I’ve looked at using Azure to back up on-premise workloads in a couple of posts now (Azure Backup for smaller loads, and Azure Backup Server for things like a Hyper-V cluster), so I think it’s time I looked at backing up workloads that are already running from Azure. I’m going to look at backing up Virtual Machines and storage accounts – there’s not much more I store in Azure that would need backing up.
I’m going to take a quick look at the options for storage accounts, virtual machines and databases.
Azure AD Application Proxy is a really neat tool for publishing internal applications without exposing your servers to the Internet. If your applications require authentication for users to access them you can get Azure to handle all this for you, and it supports single sign on. Alternatively if you’ve got an old or obscure application that can’t cope with Azure SSO you can configure it to use passthrough authentication, where the internal application remains responsible for this task.
You can use Conditional Access to restrict and secure access to your application, such as enforcing MFA, or only permitting access from specific devices or locations. The way the proxy works does not require you to open any inbound ports through your firewall – the proxy connector simply connects outbound to Azure and all traffic is routed through that connection.
You’ll need Azure AD Premium P1 or P2 for this to work. There’s been some talk of it working on the Office 365 Basic level of Azure AD however it’s not listed as supported, and I’d expect that this may be an educational SKU specific exception case.
If you’ve connected Windows Admin Centre to Azure you’ll find a section called Azure Backup. This will allow you to back up your on-site workloads to Azure using the Microsoft Azure Recovery Services agent. It’s ideal for backing up physical servers or individual virtual machines, however if you’re after backing up all the guests on your Hyper-V host you’re better off looking into Azure Backup Server, which runs on the host rather than the guest.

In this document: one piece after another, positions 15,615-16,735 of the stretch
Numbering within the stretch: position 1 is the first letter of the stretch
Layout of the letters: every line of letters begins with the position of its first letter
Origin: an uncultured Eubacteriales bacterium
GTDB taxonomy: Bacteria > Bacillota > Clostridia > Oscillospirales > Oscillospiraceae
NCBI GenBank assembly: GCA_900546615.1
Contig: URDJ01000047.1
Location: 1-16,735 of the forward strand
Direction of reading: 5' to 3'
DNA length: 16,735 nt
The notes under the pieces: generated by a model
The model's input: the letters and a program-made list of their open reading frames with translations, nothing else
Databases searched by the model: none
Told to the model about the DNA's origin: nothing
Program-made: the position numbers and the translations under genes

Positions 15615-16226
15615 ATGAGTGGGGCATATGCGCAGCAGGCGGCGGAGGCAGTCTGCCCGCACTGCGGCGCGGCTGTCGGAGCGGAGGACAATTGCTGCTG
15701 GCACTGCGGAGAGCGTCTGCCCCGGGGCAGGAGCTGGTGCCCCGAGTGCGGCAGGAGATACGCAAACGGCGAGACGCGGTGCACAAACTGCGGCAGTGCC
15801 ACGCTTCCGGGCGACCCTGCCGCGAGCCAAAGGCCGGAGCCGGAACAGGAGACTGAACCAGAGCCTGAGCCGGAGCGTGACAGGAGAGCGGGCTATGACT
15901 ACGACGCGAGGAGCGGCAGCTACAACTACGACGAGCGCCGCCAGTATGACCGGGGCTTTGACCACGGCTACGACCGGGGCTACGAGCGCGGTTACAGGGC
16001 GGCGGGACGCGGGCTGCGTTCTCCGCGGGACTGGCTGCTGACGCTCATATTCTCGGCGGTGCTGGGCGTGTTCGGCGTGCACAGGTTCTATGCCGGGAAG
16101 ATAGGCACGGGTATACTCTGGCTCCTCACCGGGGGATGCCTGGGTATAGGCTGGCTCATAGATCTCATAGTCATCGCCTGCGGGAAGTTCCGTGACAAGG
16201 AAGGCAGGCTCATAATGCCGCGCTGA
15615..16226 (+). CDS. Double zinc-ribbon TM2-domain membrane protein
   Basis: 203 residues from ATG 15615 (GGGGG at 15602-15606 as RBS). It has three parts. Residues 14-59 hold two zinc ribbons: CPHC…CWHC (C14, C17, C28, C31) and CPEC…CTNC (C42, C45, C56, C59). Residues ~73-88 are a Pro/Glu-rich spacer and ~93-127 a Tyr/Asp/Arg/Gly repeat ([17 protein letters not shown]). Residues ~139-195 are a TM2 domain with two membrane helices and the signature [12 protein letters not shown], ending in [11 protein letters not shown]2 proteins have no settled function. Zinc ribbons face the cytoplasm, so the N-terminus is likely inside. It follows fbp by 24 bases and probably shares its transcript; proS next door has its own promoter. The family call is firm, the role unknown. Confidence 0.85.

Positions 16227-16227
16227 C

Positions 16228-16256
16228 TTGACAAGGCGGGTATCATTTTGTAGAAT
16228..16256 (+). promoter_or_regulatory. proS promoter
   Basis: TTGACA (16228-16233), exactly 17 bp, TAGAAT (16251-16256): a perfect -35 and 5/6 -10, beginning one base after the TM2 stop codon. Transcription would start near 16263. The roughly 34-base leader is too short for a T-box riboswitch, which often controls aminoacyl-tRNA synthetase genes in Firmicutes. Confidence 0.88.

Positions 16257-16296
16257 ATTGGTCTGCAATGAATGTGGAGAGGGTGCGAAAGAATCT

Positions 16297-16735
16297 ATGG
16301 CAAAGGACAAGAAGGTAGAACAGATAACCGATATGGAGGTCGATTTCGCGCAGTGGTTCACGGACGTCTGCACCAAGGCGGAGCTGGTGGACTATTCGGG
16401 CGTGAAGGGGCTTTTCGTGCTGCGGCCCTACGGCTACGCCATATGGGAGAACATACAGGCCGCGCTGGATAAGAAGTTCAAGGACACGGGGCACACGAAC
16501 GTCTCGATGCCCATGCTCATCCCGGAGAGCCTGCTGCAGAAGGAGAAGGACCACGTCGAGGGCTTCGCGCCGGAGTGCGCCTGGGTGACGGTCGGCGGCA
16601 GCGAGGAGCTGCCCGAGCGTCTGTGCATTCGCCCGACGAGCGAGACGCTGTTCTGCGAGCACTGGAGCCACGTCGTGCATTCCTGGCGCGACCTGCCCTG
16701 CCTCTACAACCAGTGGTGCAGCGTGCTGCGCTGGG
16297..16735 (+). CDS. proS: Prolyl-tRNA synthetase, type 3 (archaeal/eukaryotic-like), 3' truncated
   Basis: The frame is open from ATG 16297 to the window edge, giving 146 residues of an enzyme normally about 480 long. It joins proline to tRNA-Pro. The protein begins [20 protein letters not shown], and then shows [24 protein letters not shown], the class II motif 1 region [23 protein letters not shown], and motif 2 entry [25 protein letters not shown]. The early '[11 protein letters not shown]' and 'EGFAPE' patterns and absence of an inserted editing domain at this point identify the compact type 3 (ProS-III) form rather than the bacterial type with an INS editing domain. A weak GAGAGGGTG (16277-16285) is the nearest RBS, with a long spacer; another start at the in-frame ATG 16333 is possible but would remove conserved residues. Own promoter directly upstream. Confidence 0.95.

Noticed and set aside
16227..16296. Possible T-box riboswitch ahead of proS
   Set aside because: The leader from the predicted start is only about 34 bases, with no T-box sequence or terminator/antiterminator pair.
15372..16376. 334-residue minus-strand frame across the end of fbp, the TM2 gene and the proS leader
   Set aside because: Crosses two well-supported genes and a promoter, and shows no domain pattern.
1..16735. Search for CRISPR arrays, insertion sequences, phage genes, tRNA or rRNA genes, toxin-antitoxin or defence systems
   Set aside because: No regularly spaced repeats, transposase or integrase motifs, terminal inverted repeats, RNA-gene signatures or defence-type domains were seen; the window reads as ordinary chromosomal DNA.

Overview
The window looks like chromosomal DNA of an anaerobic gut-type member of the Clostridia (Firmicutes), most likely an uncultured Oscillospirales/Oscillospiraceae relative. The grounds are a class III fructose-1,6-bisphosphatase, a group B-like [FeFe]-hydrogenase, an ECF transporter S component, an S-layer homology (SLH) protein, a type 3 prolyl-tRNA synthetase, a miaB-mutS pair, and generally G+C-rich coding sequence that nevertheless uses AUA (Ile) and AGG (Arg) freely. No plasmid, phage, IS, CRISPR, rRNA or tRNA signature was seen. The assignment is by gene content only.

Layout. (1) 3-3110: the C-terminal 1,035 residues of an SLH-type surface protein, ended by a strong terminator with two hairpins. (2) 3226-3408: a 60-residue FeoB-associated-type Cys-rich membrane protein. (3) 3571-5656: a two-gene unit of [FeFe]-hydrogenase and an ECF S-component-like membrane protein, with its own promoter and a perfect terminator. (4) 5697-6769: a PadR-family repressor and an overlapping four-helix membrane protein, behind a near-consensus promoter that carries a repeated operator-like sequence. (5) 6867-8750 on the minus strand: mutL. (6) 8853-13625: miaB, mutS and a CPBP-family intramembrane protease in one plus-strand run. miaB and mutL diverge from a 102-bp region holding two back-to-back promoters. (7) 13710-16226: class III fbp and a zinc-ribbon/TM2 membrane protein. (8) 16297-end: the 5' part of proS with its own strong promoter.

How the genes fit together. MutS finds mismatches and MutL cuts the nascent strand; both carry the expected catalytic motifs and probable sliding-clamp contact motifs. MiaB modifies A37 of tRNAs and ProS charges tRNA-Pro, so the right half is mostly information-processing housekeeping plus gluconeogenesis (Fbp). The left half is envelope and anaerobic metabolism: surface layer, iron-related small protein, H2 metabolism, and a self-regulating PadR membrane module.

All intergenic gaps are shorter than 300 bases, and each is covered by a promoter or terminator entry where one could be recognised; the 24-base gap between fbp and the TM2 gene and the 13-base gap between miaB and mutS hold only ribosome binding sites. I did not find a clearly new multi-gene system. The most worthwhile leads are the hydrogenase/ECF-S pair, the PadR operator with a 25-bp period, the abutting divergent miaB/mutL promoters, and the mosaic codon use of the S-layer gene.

In this post I’m going to look at configuring and backing up a server through Windows Admin Centre, and then at how to recover the data – both for a partial failure (such as some files being deleted but the server still boots) and a total failure.
Windows Admin Centre is a web based server (and desktop) administration package which, eventually, should replace the majority of the work currently done through MMC consoles and snap-ins. If you’ve ever opened Server Manager on a Windows 2019 machine you’ll have seen the popup telling you to “Go get Windows Admin Centre!”. Whilst it’s not there yet, it is constantly being updated and improved and I find it really useful.
It’s a lot more than just managing a couple of systems – when I set up our hyperconverged Hyper-V cluster I primarily did this from within WAC (post to follow on this if I get chance to write it up) – and it integrates nicely with a lot of Azure services (including any Azure VMs you might have)
Universal Print is the new way to cloud print from your devices. It replaces Hybrid Cloud Print and is a lot easier to set up and manage. You’ll need your devices to be connected to Azure AD (either domain joined or hybrid joined, or registered).
It’s included in the following subscriptions:
Microsoft 365 Business Premium
Microsoft 365 Enterprise F3/E3/E5
Windows 10 Enterprise E3/E5
Microsoft 365 Education A3/A5
Windows 10 Education A3/A5
There’s also a stand-alone licence but this requires (but does not include) Azure AD.
Hybrid Cloud Print is a solution to allow users to print to on-premise printers from their devices without needing to be on site or even have VPN connectivity – they just need Internet access. It is however fairly complicated to set up and requires multiple app registrations in Azure, and an Application Proxy server setting up. In this post I go through the steps on how to set it up and print from an Intune managed device.
Hybrid Cloud Print is being replaced with Universal Print, which is a lot easier to set up and manage – no messing with SQLite and it has a portal in Azure, however it’s only currently available in preview to people with specific existing subscriptions. I’ve also gone through setting up Universal Print.